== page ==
3. To Avoid the Death Tax

Using a trust to avoid the infamous "death tax" has been a bit of a moving target over the last couple of decades. The reason for this is that the exclusion amount of an estate has been constantly growing and as a result the death tax has affected fewer and fewer people over the years. To illustrate, here is a table that will show you how the exclusion amount has grown over the last 18 years.

YearExclusion AmountMax / Top tax rate
2002$1 million50%
2003$1 million49%
2004$1.5 million48%
2005$1.5 million47%
2006$2 million46%
2007$2 million45%
2008$2 million45%
2009$3.5 million45%
2011$5 million35%
2012$5.12 million35%
2013$5.25 million40%
2014$5.34 million40%
2015$5.43 million40%
2016$5.45 million40%
2017$5.49 million40%
2018$11.18 million40%

From this table you can see that it wasn't but just a few years ago that even smaller estates would be impacted by the death tax. Because of this, trusts were a useful tool in lowering the value of an estate below the exclusion amount so that the death tax would not be applicable. However, with the changes as they exist now, each individual can exclude up to $11.18 million dollars (and couples can exclude double this amount) before the death tax is applicable to their estate. As a result of the ever-growing exclusion amount, trusts are not necessarily used much anymore in an effort to avoid the death tax, unless you happen to be blessed with an extremely large and valuable estate.

4. To Help a Family Member or Loved One

This doesn't mean that there aren't any good reasons for using a trust as part of your estate planning. In addition to avoiding probate when needed, a trust is still very helpful as a way of allowing you provide for a family member or loved one when the need exists. If you have children who are young, or if you have a child who has a disability or a handicap regardless of their age, or if you have a child or other loved one who have addictions or other problems, it may not be a good idea for you to leave a large sum of money or property to this individual when you die. Rather, a trust might be the most useful way that you can use your money or property to provide for these individuals without giving the money directly to them.

As an example, for young children a trust could be used as part of a last will and testament to protect and use, money, property, and assets from your estate to help your child. A trust could be used to support your child in gaining an education without giving the money directly to them. Then, your trust could state that when your child reaches a certain age, where you believe they are capable of taking care of the money or property themselves, it could be given directly to them.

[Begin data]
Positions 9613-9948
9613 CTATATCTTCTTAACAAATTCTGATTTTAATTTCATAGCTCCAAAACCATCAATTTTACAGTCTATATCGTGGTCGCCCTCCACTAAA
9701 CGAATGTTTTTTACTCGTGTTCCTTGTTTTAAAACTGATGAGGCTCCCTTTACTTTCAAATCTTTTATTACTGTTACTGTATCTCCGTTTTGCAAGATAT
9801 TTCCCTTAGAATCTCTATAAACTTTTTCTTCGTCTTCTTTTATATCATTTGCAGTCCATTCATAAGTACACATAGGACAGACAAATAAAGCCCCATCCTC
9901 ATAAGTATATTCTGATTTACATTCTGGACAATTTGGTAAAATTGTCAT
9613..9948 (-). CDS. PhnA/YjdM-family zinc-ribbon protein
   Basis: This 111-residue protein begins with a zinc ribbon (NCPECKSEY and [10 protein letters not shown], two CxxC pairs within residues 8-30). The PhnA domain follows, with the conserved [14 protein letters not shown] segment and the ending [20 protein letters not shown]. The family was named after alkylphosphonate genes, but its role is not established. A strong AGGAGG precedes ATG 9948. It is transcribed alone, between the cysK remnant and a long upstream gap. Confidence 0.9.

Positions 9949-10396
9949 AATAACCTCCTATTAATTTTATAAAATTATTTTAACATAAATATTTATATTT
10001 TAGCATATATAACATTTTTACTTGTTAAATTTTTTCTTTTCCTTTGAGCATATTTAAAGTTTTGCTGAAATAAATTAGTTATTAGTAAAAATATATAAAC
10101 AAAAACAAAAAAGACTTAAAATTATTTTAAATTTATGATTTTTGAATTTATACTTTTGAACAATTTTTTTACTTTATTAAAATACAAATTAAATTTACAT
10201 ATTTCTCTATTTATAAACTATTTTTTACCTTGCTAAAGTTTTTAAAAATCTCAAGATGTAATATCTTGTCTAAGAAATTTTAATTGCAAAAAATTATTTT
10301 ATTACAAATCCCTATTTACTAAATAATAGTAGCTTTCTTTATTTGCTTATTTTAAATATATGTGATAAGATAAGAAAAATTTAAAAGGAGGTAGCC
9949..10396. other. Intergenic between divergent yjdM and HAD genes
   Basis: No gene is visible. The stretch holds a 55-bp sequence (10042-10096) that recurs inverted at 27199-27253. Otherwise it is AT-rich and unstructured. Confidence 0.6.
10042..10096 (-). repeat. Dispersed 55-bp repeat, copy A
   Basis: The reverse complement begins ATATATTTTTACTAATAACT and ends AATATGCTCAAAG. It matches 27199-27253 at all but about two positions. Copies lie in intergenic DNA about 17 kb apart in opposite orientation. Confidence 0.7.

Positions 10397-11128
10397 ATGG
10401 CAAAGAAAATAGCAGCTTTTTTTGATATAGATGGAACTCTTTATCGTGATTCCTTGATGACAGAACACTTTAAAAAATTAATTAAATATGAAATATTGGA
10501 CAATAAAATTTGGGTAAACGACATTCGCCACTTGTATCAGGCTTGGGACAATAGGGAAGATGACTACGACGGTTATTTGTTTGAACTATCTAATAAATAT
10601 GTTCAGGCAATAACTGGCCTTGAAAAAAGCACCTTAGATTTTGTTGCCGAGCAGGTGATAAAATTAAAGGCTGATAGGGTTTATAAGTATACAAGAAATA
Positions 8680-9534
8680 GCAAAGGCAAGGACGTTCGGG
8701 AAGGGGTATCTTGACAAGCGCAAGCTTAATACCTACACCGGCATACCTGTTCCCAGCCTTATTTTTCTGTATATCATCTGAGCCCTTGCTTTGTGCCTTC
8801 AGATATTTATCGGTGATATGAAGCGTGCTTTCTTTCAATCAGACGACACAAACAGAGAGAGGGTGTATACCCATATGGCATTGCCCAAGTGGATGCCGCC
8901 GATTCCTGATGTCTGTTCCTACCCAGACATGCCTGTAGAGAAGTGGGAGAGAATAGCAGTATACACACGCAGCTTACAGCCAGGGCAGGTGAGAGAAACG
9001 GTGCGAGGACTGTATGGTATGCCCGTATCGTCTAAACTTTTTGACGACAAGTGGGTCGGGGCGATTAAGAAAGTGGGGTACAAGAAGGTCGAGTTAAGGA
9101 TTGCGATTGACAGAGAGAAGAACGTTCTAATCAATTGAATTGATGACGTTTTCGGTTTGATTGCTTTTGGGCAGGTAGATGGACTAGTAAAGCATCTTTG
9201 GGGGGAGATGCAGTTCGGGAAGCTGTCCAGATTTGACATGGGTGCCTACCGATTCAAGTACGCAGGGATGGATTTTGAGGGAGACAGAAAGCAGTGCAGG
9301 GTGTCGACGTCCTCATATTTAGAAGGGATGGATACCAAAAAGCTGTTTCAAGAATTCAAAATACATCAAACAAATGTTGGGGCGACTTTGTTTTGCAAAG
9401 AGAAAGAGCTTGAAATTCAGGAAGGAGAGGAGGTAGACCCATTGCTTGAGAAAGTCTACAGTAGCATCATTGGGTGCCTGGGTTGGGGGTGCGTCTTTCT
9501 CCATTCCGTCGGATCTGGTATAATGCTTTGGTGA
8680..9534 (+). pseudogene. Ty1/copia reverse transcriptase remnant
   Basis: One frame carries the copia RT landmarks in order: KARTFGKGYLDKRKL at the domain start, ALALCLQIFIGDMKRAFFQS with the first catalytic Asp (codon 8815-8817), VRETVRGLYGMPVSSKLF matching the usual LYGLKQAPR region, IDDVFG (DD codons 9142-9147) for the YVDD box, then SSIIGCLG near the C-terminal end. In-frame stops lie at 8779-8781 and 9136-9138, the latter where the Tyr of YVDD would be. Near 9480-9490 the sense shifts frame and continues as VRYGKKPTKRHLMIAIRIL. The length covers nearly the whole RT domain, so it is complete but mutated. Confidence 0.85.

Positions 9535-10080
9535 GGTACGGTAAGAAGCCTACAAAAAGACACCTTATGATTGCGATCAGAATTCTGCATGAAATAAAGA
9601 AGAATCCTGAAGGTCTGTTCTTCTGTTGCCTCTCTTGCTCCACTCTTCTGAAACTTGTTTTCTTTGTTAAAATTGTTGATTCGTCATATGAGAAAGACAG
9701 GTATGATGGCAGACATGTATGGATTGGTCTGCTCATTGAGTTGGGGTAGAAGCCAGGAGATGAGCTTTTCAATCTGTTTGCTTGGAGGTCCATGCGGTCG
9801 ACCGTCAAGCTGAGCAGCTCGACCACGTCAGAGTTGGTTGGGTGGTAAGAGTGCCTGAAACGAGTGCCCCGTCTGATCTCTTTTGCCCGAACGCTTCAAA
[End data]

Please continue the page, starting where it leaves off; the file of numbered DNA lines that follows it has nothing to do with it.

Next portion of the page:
Likewise, if you have a child who has disabilities or a handicap and they will never be capable of taking care of their own property or finances, you can use a trust to help them as well. The trust you set up for them could be more permanent and could be designed to provide for their needs directly or as a supplement to any benefits they would receive throughout the remainder of their life.

Additionally, if you have a child who has addictions or other problems, you may not want to give money directly to them because that can make their problems worse. However, you can use a trust to provide for some of their basic needs based on the discretion in the trust and of the trustee.

If you believe that using a trust as part of your estate plan would be a good idea based on the circumstances listed above, we can help. We would be happy to provide you with a consultation to discuss using a trust as part of your estate planning.

Enlist an Idaho Estate Planning and Probate Attorney to Help You

Our experienced Estate Planning team of attorneys can help you and your family with your Idaho estate plan or with your probate needs. Whether you are seeking your own customized Estate Plan or are in need of a Probate for a loved one who has passed, we are available to discuss your options and answer your questions at an initial consultation. Call us toll free at 877.232.6101 or 208.232.6101 for a consultation with the Racine Olson team. You can also email us directly at We will answer your questions and will help you solve your Idaho Estate Planning and Probate problems.